AML Netherlands 2023


The Leaders in Finance AML Netherlands Event in October 2023 connected over 70 organizations, focusing on adapting methods to combat financial crimes. Keynote speaker Jim Lee emphasized the importance of public-private partnerships. Panel discussions covered various AML topics, including the role of cash, the  risk-based approach, and AI’s potential impact. Tom Loonen gave a research update on the role of the  KYC analysts. Research by Nicholas Lord highlighted the globalized nature of the online shelf company market, revealing its use in illicit activities. The event emphasized the need for awareness, education, and collaboration to tackle financial crimes effectively.
Read the full summary here.


Board of advisors



Pre-event interviews

*** Nicholas Lord – Professor of Criminology, University of Manchester ***

“We need to generate much better and more data. First of all, data on the organisation of financial crimes and money laundering in order to better understand how these behaviours are being organised across jurisdictions or domestically, and an understanding of which conditions or structures need to be in place for those crimes to occur in the way that they do. Then we can better intervene with those key critical points of vulnerability that can be identified. I think, secondly, we also need much better and more data on what works and under which conditions. So a better evaluation of the interventions and mechanisms that we currently have as part of the AML regime.”
Read the full interview here: 

*** Krik Gunning – CEO and Co-founder Fourthline ***

“It is great to see that a lot of financial regulators – we speak to different ones across Europe – are actually very open to technology, provided that you properly explain to them what it is you are doing and how you are using it. Regulators do not like a black box where they are not told what is happening and you just tell them it is pure magic. But if you actually take the time to run them through how you leverage technology at a very high-quality level, a very high level of integrity and especially in a way that you can explain afterwards, I think regulators are very open to that.”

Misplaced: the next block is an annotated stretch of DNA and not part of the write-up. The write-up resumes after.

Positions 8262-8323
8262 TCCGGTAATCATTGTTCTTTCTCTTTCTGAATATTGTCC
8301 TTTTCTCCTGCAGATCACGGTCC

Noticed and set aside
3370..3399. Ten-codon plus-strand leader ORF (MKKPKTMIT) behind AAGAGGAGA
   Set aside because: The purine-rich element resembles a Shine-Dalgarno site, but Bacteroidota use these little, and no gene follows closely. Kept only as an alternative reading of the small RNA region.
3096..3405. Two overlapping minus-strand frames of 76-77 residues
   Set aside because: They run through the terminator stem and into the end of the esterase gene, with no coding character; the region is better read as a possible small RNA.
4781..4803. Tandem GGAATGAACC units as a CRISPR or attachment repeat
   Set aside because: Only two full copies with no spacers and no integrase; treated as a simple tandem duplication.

Read the full interview here:

*** Ali el Hassouni – Head of Data at bunq, PhD in Artificial Intelligence ***

“When talking about our transaction monitoring system, I tend to always explain there are ‘known knowns’, ‘unknown knowns’, ‘known unknowns’ and the ‘unknown unknowns’. And the biggest problem for data scientists tackling transaction monitoring is ‘unknown unknowns’. Something that we do not know might be a ‘known known’ for another bank. So collaboration can be better for everybody. There are initiatives like Transaction Monitoring Netherlands that helps unite forces within the financial system and tackle financial crime together. Collaboration is key in this area because when you collaborate, you can actually be more effective as a system.”
Read the full interview here: 

*** Steffie Schwillens, Head Of Department Financial Crime Supervision, DNB ***

“The pressure that is felt by the banking sector on this topic, also came with its side effects. Effects like those you will probably also discuss in the cash panel – think about de-risking for example and the large operational burden for organisations. The felt pressure led to a technical compliance-driven way of dealing with this topic. We are now in the midst of trying to make a transfer to a mature way of risk management regarding this topic. Just like many other risk areas like credit risk or interest rate risk. I think we are in the middle of that now, and there are many interesting conversations to be had about that in the coming period.”
Read the full interview here: 

*** Tom Loonen, Professor Financial Law & Integrity at VU Amsterdam ***